Author: Alan Harding
Publisher: Oxford University Press on Demand
Release Date: 2002
The state is the most powerful and contested of political ideas, loved for its promise of order but hated for its threat of coercion. In this broad-ranging new study, Alan Harding challenges the orthodoxy that there was no state in the Middle Ages, arguing instead that it was precisely then that the concept acquired its force. He explores how the word 'state' was used by medieval rulers and their ministers and connects the growth of the idea of the state with the development of systemsfor the administration of justice and the enforcement of peace. He shows how these systems provided new models for government from the centre, successfully in France and England but less so in Germany. The courts and legislation of French and English kings are described establishing public order, defining rights to property and liberty, and structuring commonwealths by 'estates'. In the final chapters the author reveals how the concept of the state was taken up by political commentators inthe wars of the later Middle Ages and the Reformation Period, and how the law-based 'state of the king and the kingdom' was transformed into the politically dynamic 'modern state'.
Author: Martin Loughlin
Publisher: OUP Oxford
Release Date: 2012-09-27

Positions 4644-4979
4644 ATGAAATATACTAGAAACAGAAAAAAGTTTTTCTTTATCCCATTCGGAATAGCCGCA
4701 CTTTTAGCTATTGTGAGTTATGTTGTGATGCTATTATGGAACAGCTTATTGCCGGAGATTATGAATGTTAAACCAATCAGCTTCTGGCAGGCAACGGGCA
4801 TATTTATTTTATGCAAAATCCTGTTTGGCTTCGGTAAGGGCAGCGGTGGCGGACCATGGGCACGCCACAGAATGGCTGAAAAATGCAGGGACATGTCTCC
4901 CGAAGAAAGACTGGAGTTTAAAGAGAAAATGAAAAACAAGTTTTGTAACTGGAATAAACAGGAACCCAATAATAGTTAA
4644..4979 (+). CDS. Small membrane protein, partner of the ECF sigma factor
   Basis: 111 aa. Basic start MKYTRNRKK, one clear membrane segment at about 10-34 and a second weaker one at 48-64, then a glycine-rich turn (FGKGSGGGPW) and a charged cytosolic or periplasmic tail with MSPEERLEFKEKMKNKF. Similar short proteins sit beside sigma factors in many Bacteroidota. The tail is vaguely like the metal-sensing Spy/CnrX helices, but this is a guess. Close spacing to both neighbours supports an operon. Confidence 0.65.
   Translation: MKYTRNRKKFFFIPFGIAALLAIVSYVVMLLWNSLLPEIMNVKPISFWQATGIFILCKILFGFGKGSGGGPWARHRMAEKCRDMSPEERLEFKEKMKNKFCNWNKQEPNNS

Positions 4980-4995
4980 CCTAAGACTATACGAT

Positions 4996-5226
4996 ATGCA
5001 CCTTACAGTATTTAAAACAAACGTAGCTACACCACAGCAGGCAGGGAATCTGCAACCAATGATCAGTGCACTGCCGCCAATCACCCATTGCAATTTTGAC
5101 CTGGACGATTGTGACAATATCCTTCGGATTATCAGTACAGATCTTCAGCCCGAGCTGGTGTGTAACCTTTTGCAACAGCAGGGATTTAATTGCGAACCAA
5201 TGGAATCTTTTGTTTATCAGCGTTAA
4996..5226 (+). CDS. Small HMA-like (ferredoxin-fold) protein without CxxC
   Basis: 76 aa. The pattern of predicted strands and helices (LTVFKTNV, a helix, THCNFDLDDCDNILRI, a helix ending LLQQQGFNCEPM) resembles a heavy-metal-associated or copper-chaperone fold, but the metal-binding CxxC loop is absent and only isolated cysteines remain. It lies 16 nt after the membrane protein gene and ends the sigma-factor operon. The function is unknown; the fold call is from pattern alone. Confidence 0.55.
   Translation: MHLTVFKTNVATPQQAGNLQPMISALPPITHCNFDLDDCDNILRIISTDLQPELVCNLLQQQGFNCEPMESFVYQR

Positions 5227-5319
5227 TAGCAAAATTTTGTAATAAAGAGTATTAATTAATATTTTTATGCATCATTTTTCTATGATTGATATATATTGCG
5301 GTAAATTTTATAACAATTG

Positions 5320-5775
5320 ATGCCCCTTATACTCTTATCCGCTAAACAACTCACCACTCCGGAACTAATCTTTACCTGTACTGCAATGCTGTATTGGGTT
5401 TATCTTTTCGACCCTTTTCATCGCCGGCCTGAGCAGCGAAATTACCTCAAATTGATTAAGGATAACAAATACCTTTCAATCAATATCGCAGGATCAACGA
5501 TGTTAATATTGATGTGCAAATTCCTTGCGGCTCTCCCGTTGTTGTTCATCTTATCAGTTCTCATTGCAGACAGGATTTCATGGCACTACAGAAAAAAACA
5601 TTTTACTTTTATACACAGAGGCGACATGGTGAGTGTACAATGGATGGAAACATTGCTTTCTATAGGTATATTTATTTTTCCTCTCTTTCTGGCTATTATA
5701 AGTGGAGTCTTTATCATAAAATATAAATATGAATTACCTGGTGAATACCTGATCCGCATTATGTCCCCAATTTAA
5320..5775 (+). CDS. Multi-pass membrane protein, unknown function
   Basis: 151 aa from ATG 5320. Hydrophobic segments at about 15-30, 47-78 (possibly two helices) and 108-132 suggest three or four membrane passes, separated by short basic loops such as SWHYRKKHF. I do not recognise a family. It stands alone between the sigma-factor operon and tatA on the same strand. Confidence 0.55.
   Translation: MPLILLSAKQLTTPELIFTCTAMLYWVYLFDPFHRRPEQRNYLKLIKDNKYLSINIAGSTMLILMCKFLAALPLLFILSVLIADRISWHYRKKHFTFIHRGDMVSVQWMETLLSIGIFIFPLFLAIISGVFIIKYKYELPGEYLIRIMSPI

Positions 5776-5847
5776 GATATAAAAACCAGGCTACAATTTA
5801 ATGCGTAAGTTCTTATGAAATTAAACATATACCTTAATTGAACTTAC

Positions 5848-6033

Foundations of Public Law offers an account of the formation of the discipline of public law with a view to identifying its essential character, explaining its particular modes of operation, and specifying its unique task. Building on the framework first outlined in The Idea of Public Law (OUP, 2003), the book conceives public law broadly as a type of law that comes into existence as a consequence of the secularization, rationalization and positivization of the medieval idea of fundamental law. Formed as a result of the changes that give birth to the modern state, public law establishes the authority and legitimacy of modern governmental ordering. Public law today is a universal phenomenon, but its origins are European. Part I of the book examines the conditions of its formation, showing how much the concept borrowed from the refined debates of medieval jurists. Part II then examines the nature of public law. Drawing on a line of juristic inquiry that developed from the late sixteenth to the early nineteenth centuries-extending from Bodin, Althusius, Lipsius, Grotius, Hobbes, Spinoza, Locke and Pufendorf to the later works of Montesquieu, Rousseau, Kant, Fichte, Smith and Hegel-it presents an account of public law as a special type of political reason. The remaining three Parts unpack the core elements of this concept: state, constitution, and government. By taking this broad approach to the subject, Professor Loughlin shows how, rather than being viewed as a limitation on power, law is better conceived as a means by which public power is generated. And by explaining the way that these core elements of state, constitution, and government were shaped respectively by the technological, bourgeois, and disciplinary revolutions of the sixteenth century through to the nineteenth century, he reveals a concept of public law of considerable ambiguity, complexity and resilience.